Chelyabinsk Meteor of 15 Feb. 2013 - Preliminary results as of Feb 16, 2013
Dr. Peter Brown and the Meteor Physics group at Western have produced a preliminary data analysis of the Chelyabinsk meteor based on the first 24 hours of data analysis.
Based on the infrasound period of the tratospheric waveforms averaged at the closest six stations and using the yield relation for multi-station fireball detections found in;
Ens T. A., Brown P., Edwards W. N., and Silber E. 2012. Infrasound production by bolides: A global statistical study. Journal of Atmospheric and Solar-Terrestrial Physics 80: 208–229.
a mean acoustic period of 32.5 second for the airwave is found. This corresponds to a nominal yield of 470 kT TNT equivalent and represents a best estimate for the yield of this airburst from a preliminary examination of infrasound records. There remains a potential uncertainty of order a factor of two in this yield value.
Fireball Event Summary
What follows are *initial* information gleaned for multiple instrumental sources recording various aspects of the Feb 15, 2013 airburst over Chelaybinsk, Russia (55.2N, 61.4E) as of Feb 16, 2013
1. Time: The time of the main flare/airburst was 03:20:26 UT on Feb 15, 2013; the fireball began ablation about 30 secs before this time.
2. Based on the long duration of the event and videos, it is clear this was a very shallow entry (certainly less than 20 degrees, maybe more shallow).
3. It is *not* related to 2012 DA14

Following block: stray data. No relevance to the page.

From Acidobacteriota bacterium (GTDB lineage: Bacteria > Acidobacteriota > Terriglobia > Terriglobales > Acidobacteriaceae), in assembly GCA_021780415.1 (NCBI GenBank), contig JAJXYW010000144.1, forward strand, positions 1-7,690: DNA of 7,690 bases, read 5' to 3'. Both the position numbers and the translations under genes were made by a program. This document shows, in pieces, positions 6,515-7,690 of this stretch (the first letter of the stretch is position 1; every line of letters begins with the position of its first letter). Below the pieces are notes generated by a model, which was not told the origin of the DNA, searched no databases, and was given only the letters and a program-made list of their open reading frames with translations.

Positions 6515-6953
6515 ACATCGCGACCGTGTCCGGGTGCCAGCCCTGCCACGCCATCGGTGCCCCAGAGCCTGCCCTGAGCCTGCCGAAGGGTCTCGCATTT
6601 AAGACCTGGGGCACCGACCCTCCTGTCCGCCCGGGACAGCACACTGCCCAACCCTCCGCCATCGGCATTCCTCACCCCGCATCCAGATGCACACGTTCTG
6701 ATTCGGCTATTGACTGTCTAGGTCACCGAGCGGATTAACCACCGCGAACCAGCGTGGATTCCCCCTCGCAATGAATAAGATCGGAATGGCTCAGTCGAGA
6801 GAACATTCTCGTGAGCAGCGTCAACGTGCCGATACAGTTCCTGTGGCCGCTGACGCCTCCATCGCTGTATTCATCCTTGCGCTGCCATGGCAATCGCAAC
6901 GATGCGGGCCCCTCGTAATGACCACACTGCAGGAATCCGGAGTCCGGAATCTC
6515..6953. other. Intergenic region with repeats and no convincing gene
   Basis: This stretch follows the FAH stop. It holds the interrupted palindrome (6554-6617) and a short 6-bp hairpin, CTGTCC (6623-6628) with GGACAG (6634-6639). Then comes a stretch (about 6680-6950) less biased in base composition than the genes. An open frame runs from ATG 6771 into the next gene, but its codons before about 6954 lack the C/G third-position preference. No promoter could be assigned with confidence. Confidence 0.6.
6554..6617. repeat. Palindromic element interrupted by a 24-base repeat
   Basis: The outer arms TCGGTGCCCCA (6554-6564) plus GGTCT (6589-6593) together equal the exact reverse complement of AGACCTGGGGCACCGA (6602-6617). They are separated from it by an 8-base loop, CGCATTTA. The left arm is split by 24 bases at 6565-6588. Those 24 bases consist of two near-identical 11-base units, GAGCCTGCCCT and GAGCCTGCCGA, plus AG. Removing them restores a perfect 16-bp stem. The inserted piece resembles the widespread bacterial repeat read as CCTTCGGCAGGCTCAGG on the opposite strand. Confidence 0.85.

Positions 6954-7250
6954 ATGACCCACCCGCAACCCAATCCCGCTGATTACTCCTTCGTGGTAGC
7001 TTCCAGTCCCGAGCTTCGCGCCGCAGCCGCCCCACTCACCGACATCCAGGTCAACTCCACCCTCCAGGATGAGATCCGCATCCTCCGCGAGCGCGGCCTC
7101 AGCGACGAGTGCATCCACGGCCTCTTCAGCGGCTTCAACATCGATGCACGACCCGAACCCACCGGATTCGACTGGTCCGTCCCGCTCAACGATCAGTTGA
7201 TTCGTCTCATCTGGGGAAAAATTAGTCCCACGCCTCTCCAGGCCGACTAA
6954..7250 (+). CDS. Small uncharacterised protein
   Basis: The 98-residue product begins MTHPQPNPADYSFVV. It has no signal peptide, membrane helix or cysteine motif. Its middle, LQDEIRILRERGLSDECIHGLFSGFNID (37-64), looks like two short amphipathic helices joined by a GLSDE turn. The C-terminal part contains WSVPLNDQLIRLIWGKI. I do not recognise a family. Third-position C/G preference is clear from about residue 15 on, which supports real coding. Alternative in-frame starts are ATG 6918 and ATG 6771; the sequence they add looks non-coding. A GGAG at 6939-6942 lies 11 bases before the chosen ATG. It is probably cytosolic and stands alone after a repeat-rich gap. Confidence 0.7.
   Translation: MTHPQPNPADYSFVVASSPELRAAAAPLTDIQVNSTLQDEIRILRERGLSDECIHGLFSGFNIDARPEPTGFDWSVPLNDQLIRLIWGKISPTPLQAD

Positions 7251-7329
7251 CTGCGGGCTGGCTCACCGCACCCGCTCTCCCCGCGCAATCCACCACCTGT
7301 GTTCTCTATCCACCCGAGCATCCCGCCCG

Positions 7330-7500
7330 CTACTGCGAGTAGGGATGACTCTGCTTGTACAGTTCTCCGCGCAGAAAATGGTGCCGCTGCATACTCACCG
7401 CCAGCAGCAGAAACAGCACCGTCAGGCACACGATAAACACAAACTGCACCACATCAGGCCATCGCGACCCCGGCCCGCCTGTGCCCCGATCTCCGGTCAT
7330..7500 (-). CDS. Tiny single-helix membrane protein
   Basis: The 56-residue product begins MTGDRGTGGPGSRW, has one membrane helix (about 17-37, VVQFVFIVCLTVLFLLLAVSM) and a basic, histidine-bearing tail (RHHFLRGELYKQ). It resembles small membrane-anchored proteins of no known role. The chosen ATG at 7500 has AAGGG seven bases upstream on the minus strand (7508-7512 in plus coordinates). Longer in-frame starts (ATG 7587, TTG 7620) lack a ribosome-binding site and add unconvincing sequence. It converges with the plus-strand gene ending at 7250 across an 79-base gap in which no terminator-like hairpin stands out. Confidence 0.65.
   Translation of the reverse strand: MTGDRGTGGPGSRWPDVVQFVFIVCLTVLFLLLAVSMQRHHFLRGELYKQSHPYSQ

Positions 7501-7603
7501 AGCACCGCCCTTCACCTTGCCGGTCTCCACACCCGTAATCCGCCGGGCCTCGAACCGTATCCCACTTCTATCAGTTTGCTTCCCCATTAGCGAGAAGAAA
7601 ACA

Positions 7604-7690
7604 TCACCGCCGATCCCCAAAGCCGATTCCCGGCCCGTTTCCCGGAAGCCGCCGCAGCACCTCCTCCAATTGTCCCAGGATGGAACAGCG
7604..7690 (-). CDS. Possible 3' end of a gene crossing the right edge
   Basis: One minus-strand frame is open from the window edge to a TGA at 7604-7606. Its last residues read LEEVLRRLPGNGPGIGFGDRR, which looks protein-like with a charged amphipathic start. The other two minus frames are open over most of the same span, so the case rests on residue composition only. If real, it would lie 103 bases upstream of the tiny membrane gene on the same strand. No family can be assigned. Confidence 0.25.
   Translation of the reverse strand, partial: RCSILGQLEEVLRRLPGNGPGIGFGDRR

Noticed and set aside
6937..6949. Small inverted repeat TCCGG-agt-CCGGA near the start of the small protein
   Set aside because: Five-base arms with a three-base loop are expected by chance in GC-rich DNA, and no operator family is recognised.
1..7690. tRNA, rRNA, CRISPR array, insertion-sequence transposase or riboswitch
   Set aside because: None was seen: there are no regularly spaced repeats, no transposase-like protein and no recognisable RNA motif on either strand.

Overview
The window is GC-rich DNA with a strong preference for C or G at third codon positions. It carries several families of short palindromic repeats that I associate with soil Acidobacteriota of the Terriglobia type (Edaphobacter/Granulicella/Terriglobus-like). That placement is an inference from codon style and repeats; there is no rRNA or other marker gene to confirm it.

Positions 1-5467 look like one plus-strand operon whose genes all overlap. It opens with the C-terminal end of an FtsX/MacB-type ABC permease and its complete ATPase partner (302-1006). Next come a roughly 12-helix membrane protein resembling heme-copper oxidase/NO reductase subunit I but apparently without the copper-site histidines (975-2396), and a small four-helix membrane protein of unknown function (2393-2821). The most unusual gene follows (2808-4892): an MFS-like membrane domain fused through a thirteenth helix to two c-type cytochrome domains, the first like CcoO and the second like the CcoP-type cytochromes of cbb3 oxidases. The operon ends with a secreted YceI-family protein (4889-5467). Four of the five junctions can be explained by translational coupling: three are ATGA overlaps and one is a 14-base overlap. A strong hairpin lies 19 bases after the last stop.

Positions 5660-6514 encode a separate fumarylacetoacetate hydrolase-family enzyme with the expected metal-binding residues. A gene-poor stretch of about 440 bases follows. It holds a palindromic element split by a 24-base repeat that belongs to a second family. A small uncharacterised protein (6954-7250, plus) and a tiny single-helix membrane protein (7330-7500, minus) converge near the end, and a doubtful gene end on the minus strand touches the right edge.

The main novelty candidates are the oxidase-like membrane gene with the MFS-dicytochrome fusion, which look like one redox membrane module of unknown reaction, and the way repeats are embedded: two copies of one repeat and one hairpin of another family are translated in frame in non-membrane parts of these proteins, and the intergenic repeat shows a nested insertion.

4. Speed: The fireball entered the atmosphere at 18 km/s
5. Damage: The airblast clearly caused window breakage and light structural damage in downtown Chelaybinsk. The exact overpressure at which window failure occurs tends to be probabilistic and varies by construction design (ANSI S2.20, 1983). Normally some damage begins to occur around 500 Pa of overpressure, widespread window damage is expected to occur up to around ten-20 times this value. As the fireball had a shallow trajectory, the cylindrical blast wave would have propagated directly to the ground and would be expected to be intense. This could be further compounded by any fragmentation, quasi-spherical blasts. My impression is that the key here is that the terminal part of the fireball (probably between 15-20 km altitude) occurred almost directly over Chelaybinsk; this was perhaps the single greatest contributor to the blast damage (short range to the main part of the terminal detonation).
6. Comparators: The Sikhote-Alin fall (Feb 12, 1947) in the former Soviet Union was the equivalent of about 10 kilotons TNT, BUT as an iron impactor much of this energy was deposited at the ground rather than at altitude. The Oct 8, 2009 Indonesia event is the most recent similar event at about 50 kTons, but over the ocean.
7. Size: The pre-impacting asteroid was about 20 meters in diameter and had a mass of the order of ~10000 tonnes.
[Dust trail photo c/o: Russian Emergency Ministry and space.com]